EPA: Chemicals in medical device cleaners pose cancer risk


An area in Lakewood around a medical sterilization plant is among those facing the highest potential risk from ethylene oxide emissions, the EPA said.

WASHINGTON DC, DC – The Environmental Protection Agency is warning residents who live near medical device sterilization plants in 13 states – including Colorado – and Puerto Rico of potential health risks from greenhouse gas emissions. oxide, a chemical widely used in their operations.

An area of ​​Lakewood around Terumo Blood and Cell Technologies, whose headquarters and campus are at 10811 Collins Ave., is among the communities facing the highest potential risk from ethylene oxide (EtO) emissions, said the EPA.

The agency has notified 23 commercial sterilizers — 19 in the continental United States and four in Puerto Rico — that their operations pose a high risk of cancer and other ailments. The advisory follows a recent survey of emissions data from nearly 100 commercial sterilizers nationwide.

Ethylene oxide is used to clean everything from catheters to syringes, pacemakers and plastic surgical gowns.

Although short-term or infrequent exposure to ethylene oxide does not appear to pose a health risk, the EPA has stated that long-term or lifetime exposure to the chemical could lead to various effects. on health, including lymphoma and breast cancer. The EPA said it is working with commercial sterilizers to take appropriate steps to reduce emissions.

“Today, the EPA is taking action to ensure communities are informed and engaged in our efforts to address ethylene oxide, a potent airborne toxicant that poses serious health risks in the event of a long-term exposure,” EPA Administrator Michael Regan said in a statement Wednesday.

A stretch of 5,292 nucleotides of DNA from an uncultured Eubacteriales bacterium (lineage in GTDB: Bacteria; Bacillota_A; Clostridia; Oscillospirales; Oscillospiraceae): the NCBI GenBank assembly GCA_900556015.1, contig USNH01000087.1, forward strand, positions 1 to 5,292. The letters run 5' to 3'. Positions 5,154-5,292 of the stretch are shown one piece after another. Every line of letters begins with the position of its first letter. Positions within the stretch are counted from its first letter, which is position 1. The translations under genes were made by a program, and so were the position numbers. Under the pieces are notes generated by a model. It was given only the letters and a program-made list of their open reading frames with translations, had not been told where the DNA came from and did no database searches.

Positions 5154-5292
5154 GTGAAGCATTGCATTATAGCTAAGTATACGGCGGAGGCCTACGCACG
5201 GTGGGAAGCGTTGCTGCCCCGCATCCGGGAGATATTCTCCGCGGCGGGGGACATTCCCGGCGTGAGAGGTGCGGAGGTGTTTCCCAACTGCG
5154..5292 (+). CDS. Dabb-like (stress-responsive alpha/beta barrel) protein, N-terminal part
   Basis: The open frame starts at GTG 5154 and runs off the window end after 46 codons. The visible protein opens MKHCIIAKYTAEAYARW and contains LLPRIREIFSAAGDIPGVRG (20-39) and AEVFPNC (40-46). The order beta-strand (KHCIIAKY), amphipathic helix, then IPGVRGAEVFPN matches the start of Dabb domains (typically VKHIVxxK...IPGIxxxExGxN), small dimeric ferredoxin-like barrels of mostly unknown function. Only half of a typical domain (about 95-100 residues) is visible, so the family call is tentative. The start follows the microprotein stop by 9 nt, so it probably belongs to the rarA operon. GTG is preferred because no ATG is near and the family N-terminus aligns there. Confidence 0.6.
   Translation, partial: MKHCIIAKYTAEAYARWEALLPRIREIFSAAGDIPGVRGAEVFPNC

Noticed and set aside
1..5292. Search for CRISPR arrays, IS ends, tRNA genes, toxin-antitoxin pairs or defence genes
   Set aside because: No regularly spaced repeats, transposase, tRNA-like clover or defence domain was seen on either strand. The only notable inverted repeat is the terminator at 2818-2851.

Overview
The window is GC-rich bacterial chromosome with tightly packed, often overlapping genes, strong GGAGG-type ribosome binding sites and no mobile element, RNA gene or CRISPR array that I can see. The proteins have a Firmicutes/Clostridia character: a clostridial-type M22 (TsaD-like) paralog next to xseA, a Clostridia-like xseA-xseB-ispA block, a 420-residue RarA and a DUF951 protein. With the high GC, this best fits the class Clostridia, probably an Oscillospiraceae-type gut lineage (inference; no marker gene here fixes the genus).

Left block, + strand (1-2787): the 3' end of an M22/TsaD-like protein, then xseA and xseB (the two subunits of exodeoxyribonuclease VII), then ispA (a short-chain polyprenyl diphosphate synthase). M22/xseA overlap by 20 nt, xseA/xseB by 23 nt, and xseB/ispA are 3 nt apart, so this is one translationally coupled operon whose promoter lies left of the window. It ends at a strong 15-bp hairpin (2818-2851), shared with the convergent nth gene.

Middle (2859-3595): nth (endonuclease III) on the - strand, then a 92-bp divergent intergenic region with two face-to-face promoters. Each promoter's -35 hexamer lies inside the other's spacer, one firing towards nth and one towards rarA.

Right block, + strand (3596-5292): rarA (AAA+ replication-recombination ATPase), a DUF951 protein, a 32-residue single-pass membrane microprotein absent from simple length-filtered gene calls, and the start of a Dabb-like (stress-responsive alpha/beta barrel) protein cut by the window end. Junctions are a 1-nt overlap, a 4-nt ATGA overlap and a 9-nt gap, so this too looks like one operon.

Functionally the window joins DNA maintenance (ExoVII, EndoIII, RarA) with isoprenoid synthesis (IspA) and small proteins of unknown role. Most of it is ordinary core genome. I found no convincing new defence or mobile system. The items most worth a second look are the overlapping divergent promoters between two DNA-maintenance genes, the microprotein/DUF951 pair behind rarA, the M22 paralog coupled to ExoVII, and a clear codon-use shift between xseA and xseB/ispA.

The EPA will conduct public awareness campaigns in each of the communities where elevated risks have been found, including a webinar on August 10.

The EPA said it will also host a community meeting for Lakewood-area residents on Oct. 25. Registration for the meeting can be found here.

Lakewood Facility

Terumo BCT manufactures products to collect and process blood and cells, and uses EtO to sterilize its products. The company said Wednesday that its use of EtO is strictly regulated and meets or exceeds state and federal standards.

“ETO is the only viable and effective option for sterilizing many medical products, including most of what we produce,” the company said in a press release.

The facility does not violate any regulatory air pollution control requirements, according to the EPA.

An EPA map of the Terumo facility and surrounding Lakewood area shows lifetime cancer risk estimates, which decrease with distance from the facility.

According to the EPA, “the area in blue shows estimated lifetime cancer risks of 100 in a million or more from breathing air containing EtO emitted from the facility, the same as a case extra cancer in 10,000 people.